Sue Ann, Unfiltered

The female head of the prominent and successful Thompson family works hard and takes life in stride, lesson's she's learned from rural roots, motherhood, breast cancer survival and the fight for health Wisconsin women

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Growing up with brothers Michael, Bill and Jim in the rural town of Kendall, Sue Ann’s life was “mostly uneventful.” Days were spent playing football or basketball or card games like clubs and euchre at her grandmother’s bar. The family was middle class and her mother and father worked at a locker plant (a storage building for chilled food before freezers were widespread). When I ask Sue Ann about the values her parents instilled in her she tells me that when the family needed something, they worked for it. She recalls selling watermelons to pay for new school clothes and Christmas trees to buy Christmas presents.

“It was hard work, and we worked to support the family. Work kept us going—but we did everything as a family.”
Strength in family, religious faith and a honed work ethic are what laid the foundation for young Sue Ann’s life. She held those values close into her teens and early twenties, when she answered a higher calling. Sue Ann had been attending Viterbo College (now University) in La Crosse for two years when one day she walked across the street to the Franciscan Sisters of Perpetual Adoration and joined the convent. She stayed for six years, and earned her college degree during that time. Her gaze once again turns steady and her voice is calm when she discusses her life in the convent.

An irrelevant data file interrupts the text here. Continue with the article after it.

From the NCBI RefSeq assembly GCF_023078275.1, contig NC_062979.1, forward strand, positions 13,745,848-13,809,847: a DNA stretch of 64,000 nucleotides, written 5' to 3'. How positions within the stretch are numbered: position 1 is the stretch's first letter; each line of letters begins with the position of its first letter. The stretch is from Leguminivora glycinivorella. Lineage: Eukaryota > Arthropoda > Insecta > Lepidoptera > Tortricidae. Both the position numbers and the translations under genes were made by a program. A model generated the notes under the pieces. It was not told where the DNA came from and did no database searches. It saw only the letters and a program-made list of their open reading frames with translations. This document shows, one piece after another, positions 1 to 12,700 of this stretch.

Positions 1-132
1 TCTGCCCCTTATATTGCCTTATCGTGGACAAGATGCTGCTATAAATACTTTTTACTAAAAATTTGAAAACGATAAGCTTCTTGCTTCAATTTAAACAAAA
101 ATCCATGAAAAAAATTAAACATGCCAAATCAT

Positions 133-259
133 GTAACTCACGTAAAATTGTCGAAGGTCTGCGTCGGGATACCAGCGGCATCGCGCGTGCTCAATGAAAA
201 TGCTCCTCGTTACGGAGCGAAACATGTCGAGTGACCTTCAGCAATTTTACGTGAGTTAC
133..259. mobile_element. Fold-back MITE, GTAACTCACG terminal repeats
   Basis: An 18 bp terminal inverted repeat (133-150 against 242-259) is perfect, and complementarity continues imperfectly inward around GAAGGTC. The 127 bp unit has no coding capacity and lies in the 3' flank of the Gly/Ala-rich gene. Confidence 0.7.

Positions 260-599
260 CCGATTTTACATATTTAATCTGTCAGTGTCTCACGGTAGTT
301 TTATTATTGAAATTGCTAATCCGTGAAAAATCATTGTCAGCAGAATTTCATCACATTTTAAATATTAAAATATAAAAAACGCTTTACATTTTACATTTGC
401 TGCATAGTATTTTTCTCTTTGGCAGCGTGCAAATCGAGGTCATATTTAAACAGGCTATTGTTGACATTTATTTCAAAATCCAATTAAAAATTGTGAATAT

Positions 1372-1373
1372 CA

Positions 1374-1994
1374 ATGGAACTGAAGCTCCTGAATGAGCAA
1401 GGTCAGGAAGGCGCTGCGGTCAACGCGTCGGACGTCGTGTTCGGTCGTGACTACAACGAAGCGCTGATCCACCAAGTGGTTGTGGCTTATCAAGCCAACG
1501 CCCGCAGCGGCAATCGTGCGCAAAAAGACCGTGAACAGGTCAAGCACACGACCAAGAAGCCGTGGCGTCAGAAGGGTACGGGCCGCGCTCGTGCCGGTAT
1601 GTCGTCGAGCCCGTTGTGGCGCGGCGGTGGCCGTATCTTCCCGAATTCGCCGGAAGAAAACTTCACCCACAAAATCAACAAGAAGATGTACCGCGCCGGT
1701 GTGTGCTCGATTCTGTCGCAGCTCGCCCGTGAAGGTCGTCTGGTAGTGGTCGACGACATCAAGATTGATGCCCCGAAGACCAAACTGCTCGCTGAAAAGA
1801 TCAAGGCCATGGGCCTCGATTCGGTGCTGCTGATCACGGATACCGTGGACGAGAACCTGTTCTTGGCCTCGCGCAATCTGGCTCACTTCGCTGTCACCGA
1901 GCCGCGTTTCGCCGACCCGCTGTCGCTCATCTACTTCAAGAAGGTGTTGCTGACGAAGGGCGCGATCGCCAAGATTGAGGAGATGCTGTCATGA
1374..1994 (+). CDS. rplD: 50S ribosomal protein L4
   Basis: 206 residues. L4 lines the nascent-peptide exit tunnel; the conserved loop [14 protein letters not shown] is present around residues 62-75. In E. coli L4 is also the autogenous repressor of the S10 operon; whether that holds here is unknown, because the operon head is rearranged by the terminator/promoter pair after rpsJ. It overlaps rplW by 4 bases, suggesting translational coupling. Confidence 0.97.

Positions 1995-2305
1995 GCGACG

“I call it my finishing school,” she jokes. “But really, I liked that life. I had come from a much different setting. The people were wonderful, and it introduced discipline I needed in my life at that time. I had been brought up in a relatively strict Catholic home and it just reinforced my Catholic beliefs. It just helped me gain a lifelong perspective on who I was and what I would become.”

Sue Ann says she enjoyed the life of routine and order, doing the household chores and setting up daily Mass. But she eventually left because she wanted to start a family and knew that wasn’t possible if she took vows for another five years. She moved to Milwaukee for a teaching job and eventually ended up in Madison to lobby for her union. There, she was reacquainted with Tommy Thompson, a legislator from Elroy she had known growing up. Sue Ann amusingly retells how she approached Tommy about higher wages, to which he countered that he came from a poor district and didn’t think he could ask his constituents for teacher raises in Milwaukee. But, he asked her, how about dinner instead?

“You have a certain degree of affection for people from your own community,” says Tommy all these years later. “She and I graduated high school only seven miles apart, so there was an allegiance. Plus, I thought she was charming, personable and beautiful.”

“And I thought, ‘I’m not going away without anything!’” Sue Ann chuckles. “So the following Saturday night we went out to dinner.” They wed in 1968 in a small ceremony in Arcadia, settled in Elroy, and began their life together. Tommy commuted to Madison while Sue Ann taught elementary school and raised Kelli, now 40, Tommi, 39, and Jason, 35 (an attorney with Michael Best & Friedrich). During most of Tommy’s tenure as governor Sue Ann taught full-time in Kendall.